Film review: Skyfall

Newsroom 05/11/2012 | 06:08

“Do you expect me to talk?” “No, Mr Bond. I expect you to die!” But, ignoring your track record of bringing down about a dozen mega-villains despite being captured first by all of them, I’m still going to leave you in a preposterous killing contraption of my own devising under the sole supervision of my most inept and inattentive henchman and go off and continue with my plans for world domination, rather than just putting a bullet in you now…

The era of laser death machines, big spaceships eating little spaceships and Roger Moore running over the alligators in a safari suit while quipping is over. Bond is dead, long live Bond. Blond Bond Daniel Craig, all sinews and post-Bourne seriousness. Casino Royale was great, Quantum of Solace was forgettable, so would Skyfall have the drama of a Felix Baumgartner plunge or would it flop?

MI6 has messed up big time, and a list of undercover agents operating around the world has fallen into enemy hands, in what looks like an inside job. But after a few months of being AWOL following a botched assignment, has 007 still got it in his locker?

The plot makes its way around various glamorous locations and women. Judi Dench’s M has more of an integral role than her usual desk jockeying and her home is still so poorly secured that Bond is able to break in undetected at will. Ralph Fiennes makes an entrance as a government bigwig with a past and we also learn a little about James’s childhood in Scotland, with Albert Finney putting in a nice cameo as a Groundskeeper Willie type. Javier Bardem is the creepily camp villain.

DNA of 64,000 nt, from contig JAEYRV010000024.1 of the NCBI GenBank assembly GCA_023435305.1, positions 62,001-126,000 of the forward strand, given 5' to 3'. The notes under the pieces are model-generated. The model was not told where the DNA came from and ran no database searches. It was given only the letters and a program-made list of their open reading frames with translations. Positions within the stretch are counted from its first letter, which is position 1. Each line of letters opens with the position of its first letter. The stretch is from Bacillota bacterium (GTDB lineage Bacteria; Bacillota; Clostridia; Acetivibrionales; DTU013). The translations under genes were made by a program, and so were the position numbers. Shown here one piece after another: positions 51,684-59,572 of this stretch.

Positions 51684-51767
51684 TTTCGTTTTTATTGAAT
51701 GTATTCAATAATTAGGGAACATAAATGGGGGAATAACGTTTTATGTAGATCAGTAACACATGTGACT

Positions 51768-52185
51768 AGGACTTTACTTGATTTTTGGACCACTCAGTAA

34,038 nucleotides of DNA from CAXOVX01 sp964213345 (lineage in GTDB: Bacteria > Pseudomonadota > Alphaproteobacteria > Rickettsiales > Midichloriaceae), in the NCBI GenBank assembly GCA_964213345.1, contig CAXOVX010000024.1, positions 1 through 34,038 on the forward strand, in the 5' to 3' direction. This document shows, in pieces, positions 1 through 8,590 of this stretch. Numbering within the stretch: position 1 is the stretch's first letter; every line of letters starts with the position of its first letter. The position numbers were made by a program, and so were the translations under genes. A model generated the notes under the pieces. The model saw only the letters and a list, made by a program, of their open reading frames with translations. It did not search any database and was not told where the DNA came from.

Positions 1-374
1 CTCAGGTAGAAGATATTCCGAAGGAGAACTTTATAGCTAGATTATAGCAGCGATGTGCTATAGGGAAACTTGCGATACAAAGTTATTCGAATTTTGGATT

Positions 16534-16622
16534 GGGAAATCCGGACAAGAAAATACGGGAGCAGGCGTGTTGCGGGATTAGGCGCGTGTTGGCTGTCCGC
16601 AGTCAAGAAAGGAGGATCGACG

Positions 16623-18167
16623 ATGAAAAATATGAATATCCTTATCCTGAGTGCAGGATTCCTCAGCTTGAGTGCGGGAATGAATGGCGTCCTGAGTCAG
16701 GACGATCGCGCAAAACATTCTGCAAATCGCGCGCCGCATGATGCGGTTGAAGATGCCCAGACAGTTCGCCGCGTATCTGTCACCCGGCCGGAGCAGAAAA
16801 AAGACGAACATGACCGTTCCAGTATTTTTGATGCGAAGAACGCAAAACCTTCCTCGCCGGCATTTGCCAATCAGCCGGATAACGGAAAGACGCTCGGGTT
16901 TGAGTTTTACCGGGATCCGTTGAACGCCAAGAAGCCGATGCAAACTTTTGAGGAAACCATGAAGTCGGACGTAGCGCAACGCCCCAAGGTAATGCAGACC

Twenty first-century Bond manages to be both modern and back to basics, eschewing the childish gadgetry of the invisible car era and the flippant quippery for old school set pieces. 007 is not exactly reconstructed – he still bangs his way around the globe and shows reckless disregard for the innocent passers-by who could be caught up in his derring-do – but Craig has really fleshed out this Cold War relic of a character – both literally and figuratively – and his Bond is more human than his forerunners.

Skyfall is fast, furious and fun. There is real tension in many of the action sequences – difficult for a filmmaker to produce when we know that 007 and MI6 will ultimately prevail. Of course, there is also a fair dollop of preposterousness. When M is brought before a livid ministerial committee to defend her organization’s cock-ups, she’s allowed to hold forth on the dangers of the modern enemy before launching into a lengthy Tennyson quotation. But then plausibility was never part of the Bond deal.

Director: Sam Mendes
Starring: Daniel Craig, Judi Dench, Javier Bardem, Albert Finney, Ralph Fiennes, Naomie Harris, Bérénice Marlohe
On at: Movieplex, Grand Cinema Digiplex, Samsung IMAX, Hollywood Multiplex. The Light Cinema, Cinema City, Glendale

Debbie Stowe

Close ×

We use cookies for keeping our website reliable and secure, personalising content and ads, providing social media features and to analyse how our website is used.

Accept & continue